Date of Degree

2-2016

Document Type

Dissertation

Degree Name

Ph.D.

Program

Art History

Advisor(s)

Katherine Manthorne

Committee Members

Patricia Mainardi

Sally Webster

Helena E. Wright

Subject Categories

American Art and Architecture | History of Art, Architecture, and Archaeology | Women's History

Keywords

Art History, American Art History, Landscape, Painting, Printmaking, Nineteenth Century

Abstract

This dissertation is the first comprehensive study dedicated to the work of American painter-etcher Mary Nimmo Moran (1842-1899), an innovative printmaker and influential interpreter of the American landscape. She began her career in 1863, studying drawing and painting with her husband, artist Thomas Moran (1837-1926). Throughout the 1870s, she exhibited works at both the Pennsylvania Academy of the Fine Arts and the National Academy of Design, and published wood engraved illustrations in books and popular monthly magazines. Yet it was in the medium of etching that she achieved her greatest recognition: between 1879 and her untimely death in 1899, she executed an extensive oeuvre of expressively etched, tonal landscapes that nostalgically preserve America’s agrarian past as it was beginning to disappear.

Working primarily in East Hampton, Long Island – where she and Thomas Moran built a home-studio in 1884 – she also traveled extensively throughout her career etching landscapes of Pennsylvania, New Jersey, Florida, California, Scotland, and Wales. Her technical expertise and inventive approach to printmaking, which included experiments with tools, techniques, inks, and papers, placed her at the forefront of the etching revival – a movement that aimed to promote original etching as the preeminent medium capable of conveying personal, autographic expression. Nimmo Moran was a major contributor to this popular and influential movement, which began in France and England in the 1860s, before reaching its height in the United States in the 1880s. She was the first woman elected to both the New York Etching Club and London’s Society of Painter-Etchers, and her prints were widely exhibited and critically acclaimed in cities across the United States and in Europe.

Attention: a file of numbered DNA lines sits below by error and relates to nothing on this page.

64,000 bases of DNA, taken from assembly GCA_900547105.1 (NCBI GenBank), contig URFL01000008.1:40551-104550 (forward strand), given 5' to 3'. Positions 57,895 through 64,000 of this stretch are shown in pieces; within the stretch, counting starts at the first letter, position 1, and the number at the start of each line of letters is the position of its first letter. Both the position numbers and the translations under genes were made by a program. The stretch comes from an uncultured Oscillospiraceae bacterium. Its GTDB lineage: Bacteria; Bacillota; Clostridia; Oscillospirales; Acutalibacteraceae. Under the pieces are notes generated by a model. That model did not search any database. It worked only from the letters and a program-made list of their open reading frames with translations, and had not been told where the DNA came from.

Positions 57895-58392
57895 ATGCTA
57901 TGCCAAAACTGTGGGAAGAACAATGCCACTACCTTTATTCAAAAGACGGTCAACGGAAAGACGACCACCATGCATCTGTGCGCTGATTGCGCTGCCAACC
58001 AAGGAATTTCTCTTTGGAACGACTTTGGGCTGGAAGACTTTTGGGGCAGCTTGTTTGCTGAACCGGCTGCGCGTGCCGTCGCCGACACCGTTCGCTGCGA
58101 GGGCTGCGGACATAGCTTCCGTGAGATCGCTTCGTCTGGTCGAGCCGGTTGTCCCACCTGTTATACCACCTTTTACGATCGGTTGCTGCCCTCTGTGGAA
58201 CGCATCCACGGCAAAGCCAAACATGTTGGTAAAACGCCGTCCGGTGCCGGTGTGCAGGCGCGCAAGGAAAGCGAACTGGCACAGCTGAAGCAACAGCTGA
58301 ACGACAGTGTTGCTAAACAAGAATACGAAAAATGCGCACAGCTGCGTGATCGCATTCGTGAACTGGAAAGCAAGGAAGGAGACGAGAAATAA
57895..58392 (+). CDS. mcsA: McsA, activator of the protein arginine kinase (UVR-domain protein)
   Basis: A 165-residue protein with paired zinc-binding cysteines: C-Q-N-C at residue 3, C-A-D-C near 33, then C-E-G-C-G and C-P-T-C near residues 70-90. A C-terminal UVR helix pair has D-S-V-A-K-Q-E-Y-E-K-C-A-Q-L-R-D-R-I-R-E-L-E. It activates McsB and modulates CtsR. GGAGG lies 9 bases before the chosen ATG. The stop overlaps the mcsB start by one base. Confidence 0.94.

While her skilled and innovative works placed her on the cutting edge of American printmaking, this dissertation argues that Nimmo Moran used the newly revived medium of etching to promote a nostalgic vision of nature. I contend that her etchings visually preserve the landscape of America’s eastern seaboard, idealizing a pastoral past in the face of an increasingly industrialized present. As a result, her etchings appealed to an urban clientele, satisfying their growing demand for original, expressive, and affordable works of art, while also providing visual respite for those seeking to escape the complexities of modern-industrial life. I analyze her landscape aesthetic amidst the rise of American Tonalism, revealing the ways in which she deftly manipulated the etching medium to create harmonious tones in monochrome. Her oeuvre thus illustrates the importance of etching to the development of the Tonalist aesthetic in American painting, printmaking, and photography at the end of the nineteenth century.

 
 

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